As we get older, hearing loss is commonly perceived as an inescapable fact of life. Lots of older Americans have some kind of hearing loss or tinnitus, which is a continuous ringing in the ears. But if it’s such an accepted condition, why do so many people deny that they deal with loss of hearing?
A new study from Canada suggests that over 50 percent of all middle aged or older Canadians cope with some form of loss of hearing, but that 77% of those people do not report any problems. Some type of hearing loss is impacting more than 48 million Americans and untreated. If this denial is deliberate or not is debatable, but the fact remains that a substantial number of individuals let their hearing loss go unchecked – which could bring about considerable issues later on in life.
Why is Loss of Hearing Missed by Some people?
It’s a tricky question. Loss of hearing is a gradual process, and difficulty understanding people and hearing things go undetected. A lot of times they blame everybody else around them – they think everyone is mumbling, volumes aren’t turned up loud enough, or there’s too much background interference. hearing loss can be blamed, unfortunately, on quite a few things, and getting a hearing test or getting checked out, normally, is not a person’s first instinct.
It also happens that some people just won’t acknowledge that they have hearing loss. Another study conducted in the United States shows that many seniors who suffer from hearing issues flat out deny it. They do everything they can to cover up their problem, either because they don’t want to acknowledge an issue or because of perceived stigmas attached to hearing loss.
The trouble with both of these situations is that by denying or not realizing you have a hearing problem you could actually be negatively impacting your overall health.
There Can be Extreme Repercussions From Untreated Hearing Loss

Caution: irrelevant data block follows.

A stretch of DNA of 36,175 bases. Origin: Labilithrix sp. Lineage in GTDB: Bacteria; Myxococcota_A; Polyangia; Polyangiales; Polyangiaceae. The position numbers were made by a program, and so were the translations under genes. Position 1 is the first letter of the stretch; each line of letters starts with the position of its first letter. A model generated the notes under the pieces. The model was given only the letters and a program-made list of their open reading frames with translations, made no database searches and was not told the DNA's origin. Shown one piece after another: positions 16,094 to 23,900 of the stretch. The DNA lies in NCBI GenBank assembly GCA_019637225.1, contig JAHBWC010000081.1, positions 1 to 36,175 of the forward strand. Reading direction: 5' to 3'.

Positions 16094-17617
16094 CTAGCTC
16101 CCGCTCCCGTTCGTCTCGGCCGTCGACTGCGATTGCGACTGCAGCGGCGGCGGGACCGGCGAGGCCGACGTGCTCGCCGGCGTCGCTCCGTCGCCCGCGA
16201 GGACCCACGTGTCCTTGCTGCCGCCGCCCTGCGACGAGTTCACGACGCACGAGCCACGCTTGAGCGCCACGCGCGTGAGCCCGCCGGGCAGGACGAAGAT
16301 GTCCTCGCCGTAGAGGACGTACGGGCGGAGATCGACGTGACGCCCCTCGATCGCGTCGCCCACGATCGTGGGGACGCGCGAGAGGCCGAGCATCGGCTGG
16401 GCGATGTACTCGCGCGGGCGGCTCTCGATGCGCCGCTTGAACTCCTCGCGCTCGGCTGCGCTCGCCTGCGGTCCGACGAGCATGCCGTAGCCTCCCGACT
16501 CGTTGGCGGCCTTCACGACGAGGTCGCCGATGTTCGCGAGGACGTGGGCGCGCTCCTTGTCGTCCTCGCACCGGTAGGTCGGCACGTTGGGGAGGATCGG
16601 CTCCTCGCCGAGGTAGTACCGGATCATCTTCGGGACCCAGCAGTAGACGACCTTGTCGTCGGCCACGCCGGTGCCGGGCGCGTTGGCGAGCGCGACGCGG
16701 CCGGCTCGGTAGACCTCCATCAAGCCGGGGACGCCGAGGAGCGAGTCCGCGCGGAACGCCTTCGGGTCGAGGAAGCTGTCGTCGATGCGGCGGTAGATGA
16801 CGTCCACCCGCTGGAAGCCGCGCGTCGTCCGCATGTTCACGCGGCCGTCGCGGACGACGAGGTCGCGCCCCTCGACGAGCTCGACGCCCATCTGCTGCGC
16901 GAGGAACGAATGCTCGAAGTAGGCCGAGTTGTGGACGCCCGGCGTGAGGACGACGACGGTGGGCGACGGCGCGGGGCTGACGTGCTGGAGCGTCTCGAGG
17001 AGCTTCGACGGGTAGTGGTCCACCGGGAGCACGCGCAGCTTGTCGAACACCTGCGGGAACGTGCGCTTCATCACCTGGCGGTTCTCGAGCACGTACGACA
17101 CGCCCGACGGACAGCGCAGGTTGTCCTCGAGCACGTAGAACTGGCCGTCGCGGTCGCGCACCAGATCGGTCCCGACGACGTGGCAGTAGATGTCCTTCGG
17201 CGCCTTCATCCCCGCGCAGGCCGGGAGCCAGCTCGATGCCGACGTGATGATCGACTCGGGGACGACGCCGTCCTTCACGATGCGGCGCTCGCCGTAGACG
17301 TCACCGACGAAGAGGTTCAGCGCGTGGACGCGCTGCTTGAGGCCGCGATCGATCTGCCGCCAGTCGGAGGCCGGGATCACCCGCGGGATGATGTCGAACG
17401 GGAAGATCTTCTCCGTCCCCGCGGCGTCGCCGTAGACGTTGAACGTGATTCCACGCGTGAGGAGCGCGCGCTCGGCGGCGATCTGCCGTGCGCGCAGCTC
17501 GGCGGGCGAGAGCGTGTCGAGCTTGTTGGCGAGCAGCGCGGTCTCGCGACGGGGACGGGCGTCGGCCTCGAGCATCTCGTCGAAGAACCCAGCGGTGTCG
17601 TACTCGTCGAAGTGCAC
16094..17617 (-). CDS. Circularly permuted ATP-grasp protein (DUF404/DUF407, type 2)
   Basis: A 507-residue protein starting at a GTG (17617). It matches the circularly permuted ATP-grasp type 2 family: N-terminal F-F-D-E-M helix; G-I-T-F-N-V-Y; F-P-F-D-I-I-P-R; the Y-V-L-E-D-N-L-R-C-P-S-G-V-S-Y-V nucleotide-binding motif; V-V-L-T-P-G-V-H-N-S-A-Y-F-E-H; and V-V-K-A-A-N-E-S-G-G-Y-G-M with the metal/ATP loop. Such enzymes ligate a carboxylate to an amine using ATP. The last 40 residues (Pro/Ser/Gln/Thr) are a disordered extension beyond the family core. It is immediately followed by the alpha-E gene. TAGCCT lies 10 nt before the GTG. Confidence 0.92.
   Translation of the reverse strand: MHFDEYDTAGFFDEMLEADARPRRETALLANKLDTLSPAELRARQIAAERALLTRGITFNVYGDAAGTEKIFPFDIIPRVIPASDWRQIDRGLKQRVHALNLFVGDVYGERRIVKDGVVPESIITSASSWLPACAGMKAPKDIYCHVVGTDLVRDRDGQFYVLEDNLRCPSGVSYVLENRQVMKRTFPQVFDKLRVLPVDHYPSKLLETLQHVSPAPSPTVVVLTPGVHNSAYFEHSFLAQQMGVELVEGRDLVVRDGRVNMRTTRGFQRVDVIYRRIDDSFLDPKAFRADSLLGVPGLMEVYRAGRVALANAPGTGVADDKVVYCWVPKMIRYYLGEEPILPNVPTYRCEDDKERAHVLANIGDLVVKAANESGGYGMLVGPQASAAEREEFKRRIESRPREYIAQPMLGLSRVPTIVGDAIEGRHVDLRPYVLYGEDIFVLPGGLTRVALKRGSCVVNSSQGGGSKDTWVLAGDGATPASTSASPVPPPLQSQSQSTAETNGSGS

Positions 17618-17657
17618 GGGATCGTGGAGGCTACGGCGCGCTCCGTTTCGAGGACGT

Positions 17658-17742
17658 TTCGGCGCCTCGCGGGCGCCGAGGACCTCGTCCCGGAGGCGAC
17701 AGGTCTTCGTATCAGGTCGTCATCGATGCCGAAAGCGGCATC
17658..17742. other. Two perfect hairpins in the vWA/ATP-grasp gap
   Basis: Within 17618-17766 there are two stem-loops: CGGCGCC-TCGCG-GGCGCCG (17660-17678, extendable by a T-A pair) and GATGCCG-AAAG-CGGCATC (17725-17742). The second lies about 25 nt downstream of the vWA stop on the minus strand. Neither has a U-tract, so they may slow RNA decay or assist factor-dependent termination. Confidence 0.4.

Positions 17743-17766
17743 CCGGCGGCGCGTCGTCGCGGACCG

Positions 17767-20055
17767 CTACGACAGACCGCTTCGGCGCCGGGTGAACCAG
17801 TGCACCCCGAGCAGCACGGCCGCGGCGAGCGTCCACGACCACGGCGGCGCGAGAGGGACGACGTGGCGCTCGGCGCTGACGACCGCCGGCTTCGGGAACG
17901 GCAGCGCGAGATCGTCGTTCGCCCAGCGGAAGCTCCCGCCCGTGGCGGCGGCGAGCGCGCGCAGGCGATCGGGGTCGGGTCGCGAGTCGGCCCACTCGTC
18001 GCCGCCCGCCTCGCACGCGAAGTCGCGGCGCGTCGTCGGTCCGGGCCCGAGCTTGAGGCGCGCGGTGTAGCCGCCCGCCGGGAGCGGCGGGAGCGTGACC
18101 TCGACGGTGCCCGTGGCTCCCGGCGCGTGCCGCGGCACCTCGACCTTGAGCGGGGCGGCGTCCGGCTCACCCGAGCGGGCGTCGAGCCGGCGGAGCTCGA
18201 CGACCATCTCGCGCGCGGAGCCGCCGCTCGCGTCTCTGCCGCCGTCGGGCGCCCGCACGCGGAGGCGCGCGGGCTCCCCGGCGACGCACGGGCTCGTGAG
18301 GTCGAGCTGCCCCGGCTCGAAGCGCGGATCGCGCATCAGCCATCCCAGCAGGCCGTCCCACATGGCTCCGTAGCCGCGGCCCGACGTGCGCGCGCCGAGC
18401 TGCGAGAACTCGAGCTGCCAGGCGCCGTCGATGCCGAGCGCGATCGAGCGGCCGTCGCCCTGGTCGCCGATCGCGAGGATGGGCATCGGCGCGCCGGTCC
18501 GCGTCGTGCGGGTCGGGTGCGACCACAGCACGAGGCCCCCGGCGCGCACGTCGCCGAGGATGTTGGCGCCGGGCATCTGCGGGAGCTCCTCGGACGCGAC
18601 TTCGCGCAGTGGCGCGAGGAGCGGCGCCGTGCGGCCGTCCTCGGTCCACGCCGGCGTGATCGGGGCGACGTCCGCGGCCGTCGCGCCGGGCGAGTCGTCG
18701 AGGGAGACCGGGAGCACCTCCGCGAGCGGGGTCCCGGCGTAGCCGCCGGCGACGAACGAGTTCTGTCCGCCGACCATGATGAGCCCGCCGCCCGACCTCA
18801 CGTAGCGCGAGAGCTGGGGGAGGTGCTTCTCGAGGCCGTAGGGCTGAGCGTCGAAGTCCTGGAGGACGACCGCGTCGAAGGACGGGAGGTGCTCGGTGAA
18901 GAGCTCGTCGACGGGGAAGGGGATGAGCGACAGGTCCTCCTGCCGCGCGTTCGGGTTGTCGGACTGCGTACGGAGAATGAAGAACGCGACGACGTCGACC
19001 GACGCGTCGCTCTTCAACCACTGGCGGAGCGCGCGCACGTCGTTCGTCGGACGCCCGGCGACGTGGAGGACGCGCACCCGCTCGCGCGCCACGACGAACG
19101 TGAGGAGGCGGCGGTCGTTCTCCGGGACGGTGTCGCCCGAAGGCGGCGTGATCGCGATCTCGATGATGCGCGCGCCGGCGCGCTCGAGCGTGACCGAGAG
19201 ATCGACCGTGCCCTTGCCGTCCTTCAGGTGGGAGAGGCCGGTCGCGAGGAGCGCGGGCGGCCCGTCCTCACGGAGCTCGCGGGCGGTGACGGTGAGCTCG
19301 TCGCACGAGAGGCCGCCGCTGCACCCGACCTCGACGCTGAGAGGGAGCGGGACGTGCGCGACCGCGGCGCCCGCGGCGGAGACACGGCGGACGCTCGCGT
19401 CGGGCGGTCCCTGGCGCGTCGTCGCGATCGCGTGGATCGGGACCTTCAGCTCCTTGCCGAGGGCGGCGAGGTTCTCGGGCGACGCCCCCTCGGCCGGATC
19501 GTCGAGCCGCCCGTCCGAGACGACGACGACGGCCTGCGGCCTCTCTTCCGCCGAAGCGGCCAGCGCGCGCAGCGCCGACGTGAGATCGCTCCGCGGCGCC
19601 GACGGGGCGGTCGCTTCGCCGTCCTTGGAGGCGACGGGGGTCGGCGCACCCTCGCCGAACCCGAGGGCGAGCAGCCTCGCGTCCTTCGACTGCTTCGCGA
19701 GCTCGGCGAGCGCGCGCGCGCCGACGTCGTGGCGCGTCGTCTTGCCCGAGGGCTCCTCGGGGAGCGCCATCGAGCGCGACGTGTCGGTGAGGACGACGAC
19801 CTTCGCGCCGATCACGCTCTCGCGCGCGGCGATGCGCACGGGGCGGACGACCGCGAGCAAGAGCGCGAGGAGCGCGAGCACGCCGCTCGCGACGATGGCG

Loss of hearing does not exclusively impact your ears – it has been linked to various ailments like anxiety, cognitive decline, and depression, and it can also be a symptom of heart disease and high blood pressure.
Research has shown that people who have addressed their hearing loss using cognitive therapy, diet changes and hearing aids have better all-around health and longer life expectancy.
It’s necessary to acknowledge the signs of hearing loss – continual humming or ringing in the ears, problems carrying on conversations, having to turn up the volume of your TV or radio.
What Can be Done About Hearing Loss?
There are several treatment options you can do to get your hearing loss under control. Hearing aids are the form of treatment that is the most prevalent, and you won’t experience the same types of issues that your grandparents or parents did because hearing aid technology has advanced appreciably. Modern hearing aids have Bluetooth functionality so they can connect wirelessly to your smartphone or TV and they have the ability to filter out background noise and wing.
A changing your diet could affect your hearing health if you suffer from anemia. Consuming more foods that are high in iron has been discovered to help people deal with tinnitus and hearing loss since iron deficiency anemia has been demonstrated to result in loss of hearing.
Getting your hearing tested routinely, however, is the most important thing you can do.
Do you think that might have loss of hearing? Visit us and get screened.